Secondly, like with pollution there can sometimes be overriding reasons to disregard this collective responsibility when the marginal harm produced is significantly outweighed by the harm of alternative actions. This is what happens in Alley, where the risk to the tourist outweighs the unfairness and harm caused to the individuals in alley A. Because both Fairness and Harmful Externalities are defeasible, discrimination is permissible when the unfairness and negative externalities are counterweighed by independent considerations. In Cassandra’s case this seems quite intuitive a well: if the probability of a white male applicant being good with children is significantly lower than other candidates, this might plausibly outweigh the unfairness and harm caused to the white male applicants. On the other hand however, it seems then that Harold might also be allowed to discriminate based on ethnicity if, for example, his business was extremely sensitive to criminality and the correlation between ethnicity and criminality sufficiently strong, which appears counterintuitive.

4. Conclusion

I have argued that unalienable rights are not sufficient to explain the wrongness of discrimination by showing why the Impermissibility Account is implausible, and that it should instead be explained by unfairness and negative externalities in accordance with the Fairness and Externalities Account. If this is correct then this means that we should shift our view of the wrongness of discrimination to it as largely being a failure of a collective responsibility, and that we have to consider for each case whether there are sufficient independent considerations to make discrimination permissible. For example, how sensitive does Harold’s business need to be to allow him to discriminate? I believe this is counterintuitive, and indicates that the ethics of discrimination is more complicated than it might first appear and deserves further attention6.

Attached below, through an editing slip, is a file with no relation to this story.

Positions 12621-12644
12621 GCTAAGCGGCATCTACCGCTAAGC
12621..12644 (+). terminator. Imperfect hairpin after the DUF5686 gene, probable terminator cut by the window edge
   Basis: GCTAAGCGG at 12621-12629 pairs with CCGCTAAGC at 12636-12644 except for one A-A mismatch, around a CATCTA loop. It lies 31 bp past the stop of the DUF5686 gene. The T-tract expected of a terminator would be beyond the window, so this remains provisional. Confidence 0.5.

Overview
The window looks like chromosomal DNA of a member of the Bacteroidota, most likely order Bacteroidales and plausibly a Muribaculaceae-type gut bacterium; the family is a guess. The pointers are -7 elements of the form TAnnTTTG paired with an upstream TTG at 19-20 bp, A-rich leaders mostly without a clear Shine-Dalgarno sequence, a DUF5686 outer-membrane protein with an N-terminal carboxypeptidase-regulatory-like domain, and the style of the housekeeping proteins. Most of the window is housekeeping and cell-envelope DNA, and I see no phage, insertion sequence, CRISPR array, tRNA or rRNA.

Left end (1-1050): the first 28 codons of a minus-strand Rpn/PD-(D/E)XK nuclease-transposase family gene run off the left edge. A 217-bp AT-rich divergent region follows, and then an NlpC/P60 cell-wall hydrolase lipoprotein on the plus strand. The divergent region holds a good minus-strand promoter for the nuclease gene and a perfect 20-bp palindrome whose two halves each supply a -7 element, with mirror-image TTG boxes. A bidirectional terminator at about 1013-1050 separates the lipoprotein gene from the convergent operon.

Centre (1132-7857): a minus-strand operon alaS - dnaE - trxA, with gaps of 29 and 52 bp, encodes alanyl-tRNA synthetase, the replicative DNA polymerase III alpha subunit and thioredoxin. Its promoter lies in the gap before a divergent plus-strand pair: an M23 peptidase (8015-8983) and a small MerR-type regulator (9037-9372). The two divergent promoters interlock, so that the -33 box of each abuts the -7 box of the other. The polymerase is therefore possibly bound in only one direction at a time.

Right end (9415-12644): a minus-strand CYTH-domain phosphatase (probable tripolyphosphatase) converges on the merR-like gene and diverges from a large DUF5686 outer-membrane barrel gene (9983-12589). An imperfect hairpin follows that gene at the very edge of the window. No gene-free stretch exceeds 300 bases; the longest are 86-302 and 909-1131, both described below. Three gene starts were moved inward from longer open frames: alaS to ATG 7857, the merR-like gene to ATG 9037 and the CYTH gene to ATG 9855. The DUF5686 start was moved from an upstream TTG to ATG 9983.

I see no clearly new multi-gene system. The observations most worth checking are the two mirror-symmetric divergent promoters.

Several people have given very helpful comments on the content of this text. For this I’d like to thank Alex Brian, Thomas Douglas, David Edmonds, Jeppe Egsgaard, Jacob Lagerros and Viking Waldén. Furthermore I’d like to thank Jeff McMahan, without whom this text would not have been written in the first place.


Alexander, Larry (1992) What Makes Wrongful Discrimination Wrong? Biases, Preferences, Stereotypes, and Proxies. University of Pennsylvania Law Review 141:1, pp. 149-219.

Buchanan, James & Stubblebine, Craig (1962) Externality. Economica 29:116, pp. 371-381.